Imam Luqman Abdullah, African Methodist Christian, African-American history, African-American Muslims, Afrocentrism, Imam Nadir Ahmad, Alabama, Al-Ikhlas Training Academy, Michael Angel, Assassination of Imam Luqman Abdullah, Banglatown, Baptist Christianity, Barton Elementary School, Basketball, Baylor University, Scott Benson, Birmingham, Black leadership, Black Lives Matter (BLM), Black Panther Party, Black pride, Block club, James Brown, Cab driving, Cadillac Automobile Company, Cadillac Motor Car Division, Camelot Movie Theater, Chaplaincy, President Bill Clinton, Community Liaison Advisor, Conversion to Islam, Crime Control Act of 1990, Cultural revolution, Dearborn, Detroit, Detroit Police Activities League (PAL), Detroit Police Chaplain, Detroit Police Department, Detroit Public Schools, Dream of Detroit, Drew Middle School, ‘Earth, Wind, and Fire’, Education, El-Hajj Malik El-Shabazz, Five-Percent Nation, Football, Aretha Franklin, Friday prayer service, General Motors Corporation, Golf, Freddie Gray, Halal food, Hip hop community, Hip hop music, Historic Masjid Wali Muhammad, Historically Black Colleges and Universities (HBCU), Imam's role in America, Intergenerational relations, Iraqi Muslims, Iraqi-Americans, Islam, Islam in America, Islamic parochial school, Islamophobia, Michael Jackson, Joy Road, Jumu'ah, Junior block club, Dr. Martin Luther King Jr., Malcolm X, Trayvon Martin, Masjid Al-Falah, Masjid Al-Haqq, Masjid Al-Noor, McKenzie High School, ‘Message to the Blackman in America', Michigan, Michigan High School Football Coaches Association Hall of Fame, Middle Eastern food, Midtown Detroit, Imam Warith Deen Mohammed, Moorish Science Temple, Mosque, The Honorable Elijah Muhammad, Muslim Americans, Muslim Center Mosque and Community Center, Muslim chaplain, Muslim community, Muslim Interscholastic Tournament (MIST), Muslims, Nation of Islam, National, Basketball Association (NBA), National Football League (NFL), Neighborhood relations, Neighborhood security, Northwest Detroit, Nursing, Police brutality, Prairie View A&M University, Prophet Muhammad, Qur'an, Qur'an classes, Racism, Record collection, Relationship building, Religious accommodation for Muslims, Representation, Reversion to Islam, ‘Rose Royce’, School mascot, Segregation, Separatism, Service leadership, Signification of Muslim names, Sister Clara Muhammad Schools, Student Council President, Sunni Islam, Systemic racism, Taxi driver, Teaching, ‘The Autobiography of Malcolm X', The Great Migration, True Love Missionary Baptist Church, President Donald Trump, Turban, Volunteerism, Warren Street, Wayne State University, West Side Detroit, Westside Steelers, White nationalism, White supremacy, Stevie Wonder, Woodward Eid Cruise, Woodward Dream Cruise, Woodward Street, World War Two, Youth leadership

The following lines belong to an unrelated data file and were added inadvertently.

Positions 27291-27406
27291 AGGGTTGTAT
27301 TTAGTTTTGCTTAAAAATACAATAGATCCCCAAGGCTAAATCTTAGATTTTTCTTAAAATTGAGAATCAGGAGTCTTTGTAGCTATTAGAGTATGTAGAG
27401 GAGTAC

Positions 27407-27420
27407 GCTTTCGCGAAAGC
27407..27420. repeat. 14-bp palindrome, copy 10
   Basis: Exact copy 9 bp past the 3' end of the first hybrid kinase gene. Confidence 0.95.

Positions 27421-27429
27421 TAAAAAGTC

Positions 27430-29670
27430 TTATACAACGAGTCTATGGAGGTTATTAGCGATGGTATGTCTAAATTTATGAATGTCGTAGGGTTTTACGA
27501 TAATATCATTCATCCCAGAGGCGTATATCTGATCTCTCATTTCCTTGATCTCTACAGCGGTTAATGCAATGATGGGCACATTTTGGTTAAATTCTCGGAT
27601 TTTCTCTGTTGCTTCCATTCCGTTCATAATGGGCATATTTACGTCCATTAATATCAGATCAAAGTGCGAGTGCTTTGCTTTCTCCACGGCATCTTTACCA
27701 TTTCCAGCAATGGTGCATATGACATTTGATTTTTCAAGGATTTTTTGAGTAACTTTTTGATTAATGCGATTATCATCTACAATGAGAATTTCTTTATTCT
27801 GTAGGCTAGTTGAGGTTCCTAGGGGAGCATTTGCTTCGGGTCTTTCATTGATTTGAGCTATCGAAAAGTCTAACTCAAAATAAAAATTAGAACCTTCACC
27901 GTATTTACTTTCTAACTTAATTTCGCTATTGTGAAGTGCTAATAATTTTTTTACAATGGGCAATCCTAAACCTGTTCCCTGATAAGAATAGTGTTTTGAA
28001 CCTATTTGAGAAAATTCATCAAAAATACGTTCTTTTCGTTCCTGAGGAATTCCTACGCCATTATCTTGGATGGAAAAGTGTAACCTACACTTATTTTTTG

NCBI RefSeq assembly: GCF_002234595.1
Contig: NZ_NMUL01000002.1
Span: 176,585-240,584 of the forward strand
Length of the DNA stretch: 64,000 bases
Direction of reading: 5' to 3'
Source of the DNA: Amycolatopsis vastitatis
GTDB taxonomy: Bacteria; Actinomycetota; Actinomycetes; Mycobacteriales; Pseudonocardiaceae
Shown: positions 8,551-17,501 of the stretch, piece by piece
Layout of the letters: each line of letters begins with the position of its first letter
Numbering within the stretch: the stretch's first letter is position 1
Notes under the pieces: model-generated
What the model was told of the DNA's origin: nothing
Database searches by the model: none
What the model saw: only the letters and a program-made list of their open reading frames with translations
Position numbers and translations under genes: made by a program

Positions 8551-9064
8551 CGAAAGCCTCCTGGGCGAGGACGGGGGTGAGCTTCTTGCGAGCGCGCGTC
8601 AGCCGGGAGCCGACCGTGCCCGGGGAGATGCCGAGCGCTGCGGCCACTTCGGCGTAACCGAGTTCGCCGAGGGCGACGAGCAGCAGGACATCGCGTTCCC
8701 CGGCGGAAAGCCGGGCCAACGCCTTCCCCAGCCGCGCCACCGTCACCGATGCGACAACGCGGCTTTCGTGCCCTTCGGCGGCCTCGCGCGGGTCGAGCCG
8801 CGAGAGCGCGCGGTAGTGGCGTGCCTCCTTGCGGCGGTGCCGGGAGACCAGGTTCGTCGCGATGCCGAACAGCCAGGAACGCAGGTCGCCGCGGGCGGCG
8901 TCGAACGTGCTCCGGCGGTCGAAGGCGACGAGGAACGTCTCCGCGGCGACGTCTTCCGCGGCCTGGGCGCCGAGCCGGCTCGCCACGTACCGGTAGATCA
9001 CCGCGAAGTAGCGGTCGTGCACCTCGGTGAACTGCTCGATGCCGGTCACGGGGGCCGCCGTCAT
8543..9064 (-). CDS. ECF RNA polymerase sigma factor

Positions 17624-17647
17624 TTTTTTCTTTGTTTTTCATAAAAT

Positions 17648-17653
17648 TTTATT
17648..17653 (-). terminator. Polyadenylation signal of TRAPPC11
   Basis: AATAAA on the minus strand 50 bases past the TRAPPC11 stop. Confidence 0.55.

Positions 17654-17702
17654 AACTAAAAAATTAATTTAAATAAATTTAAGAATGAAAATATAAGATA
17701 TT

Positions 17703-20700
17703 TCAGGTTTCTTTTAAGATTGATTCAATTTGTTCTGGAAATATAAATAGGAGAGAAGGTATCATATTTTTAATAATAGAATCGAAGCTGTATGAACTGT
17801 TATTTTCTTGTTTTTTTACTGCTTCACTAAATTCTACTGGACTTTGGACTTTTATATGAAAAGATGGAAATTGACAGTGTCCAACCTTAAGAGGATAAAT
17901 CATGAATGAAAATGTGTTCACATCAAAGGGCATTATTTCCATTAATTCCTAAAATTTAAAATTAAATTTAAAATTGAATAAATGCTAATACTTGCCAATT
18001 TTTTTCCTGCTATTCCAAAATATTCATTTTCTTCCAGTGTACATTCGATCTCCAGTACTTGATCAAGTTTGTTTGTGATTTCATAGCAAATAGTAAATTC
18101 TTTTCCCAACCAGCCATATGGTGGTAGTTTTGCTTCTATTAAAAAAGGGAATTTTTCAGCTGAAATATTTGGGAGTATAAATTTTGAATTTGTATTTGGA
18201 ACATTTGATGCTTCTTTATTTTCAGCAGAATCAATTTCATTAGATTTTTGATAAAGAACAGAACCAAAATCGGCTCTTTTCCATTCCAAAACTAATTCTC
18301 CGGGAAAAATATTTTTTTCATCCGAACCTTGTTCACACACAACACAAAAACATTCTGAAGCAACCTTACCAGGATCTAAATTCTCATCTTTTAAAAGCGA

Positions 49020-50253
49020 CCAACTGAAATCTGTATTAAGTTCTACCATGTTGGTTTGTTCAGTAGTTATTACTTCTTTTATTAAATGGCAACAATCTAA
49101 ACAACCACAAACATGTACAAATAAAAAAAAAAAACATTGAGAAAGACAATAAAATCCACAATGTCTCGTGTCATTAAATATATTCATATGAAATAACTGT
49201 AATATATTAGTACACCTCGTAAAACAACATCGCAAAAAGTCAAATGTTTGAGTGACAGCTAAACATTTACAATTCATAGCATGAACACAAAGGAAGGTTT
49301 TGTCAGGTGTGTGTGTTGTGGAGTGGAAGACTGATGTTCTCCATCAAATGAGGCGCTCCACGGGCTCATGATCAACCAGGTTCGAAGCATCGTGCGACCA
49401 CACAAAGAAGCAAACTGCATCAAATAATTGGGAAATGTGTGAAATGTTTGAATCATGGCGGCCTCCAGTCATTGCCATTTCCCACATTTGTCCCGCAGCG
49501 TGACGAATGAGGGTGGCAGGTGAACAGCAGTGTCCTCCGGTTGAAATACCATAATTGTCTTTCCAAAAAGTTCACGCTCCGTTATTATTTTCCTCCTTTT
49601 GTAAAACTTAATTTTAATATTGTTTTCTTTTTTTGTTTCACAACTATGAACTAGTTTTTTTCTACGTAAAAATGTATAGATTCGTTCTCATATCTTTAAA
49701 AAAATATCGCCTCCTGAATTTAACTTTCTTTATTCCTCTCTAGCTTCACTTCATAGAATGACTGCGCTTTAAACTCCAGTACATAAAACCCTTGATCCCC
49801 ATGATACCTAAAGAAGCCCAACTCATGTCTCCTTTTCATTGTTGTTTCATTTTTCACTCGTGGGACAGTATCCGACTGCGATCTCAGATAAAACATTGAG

African American Studies | Africana Studies | American Studies | Civic and Community Engagement | Digital Humanities | Inequality and Stratification | Islamic Studies | Nonprofit Administration and Management | Politics and Social Change | Race and Ethnicity | Religion | Urban Studies and Planning


Interview conducted by Zayd Walid at the Muslim Center Mosque and Community Center. Interview written by Dr. Alisa Perkins (Research Director) and Zayd Walid. Interview recorded under the direction of Supervising Producer Malikah Shabazz with Razi Jafri. Videography by Tasneem Joseph. Video Edited by: Mandy Weiss. Transcribed by: Meghana Srinivasa. Transcription edited by: Dr. Alisa Perkins. Metadata prepared by: Hannah Cole. Metadata edited by: Dr. Alisa Perkins and Sophia Wimberley.



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Dream of Detroit Interviews were made possible by funding from the Pillars Grant and Whiting Foundation. Content is for educational purposes only and non-reproducible; interviews are not to be duplicated, but may be linked through ScholarWorks with appropriate attribution. Please direct any questions about copyright to scholarworks@wmich.edu.


Pillars Fund and Whiting Foundation


Dream of Detroit

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Oral History Interview with Imam Mika’il Stewart Saadiq on September 26, 2020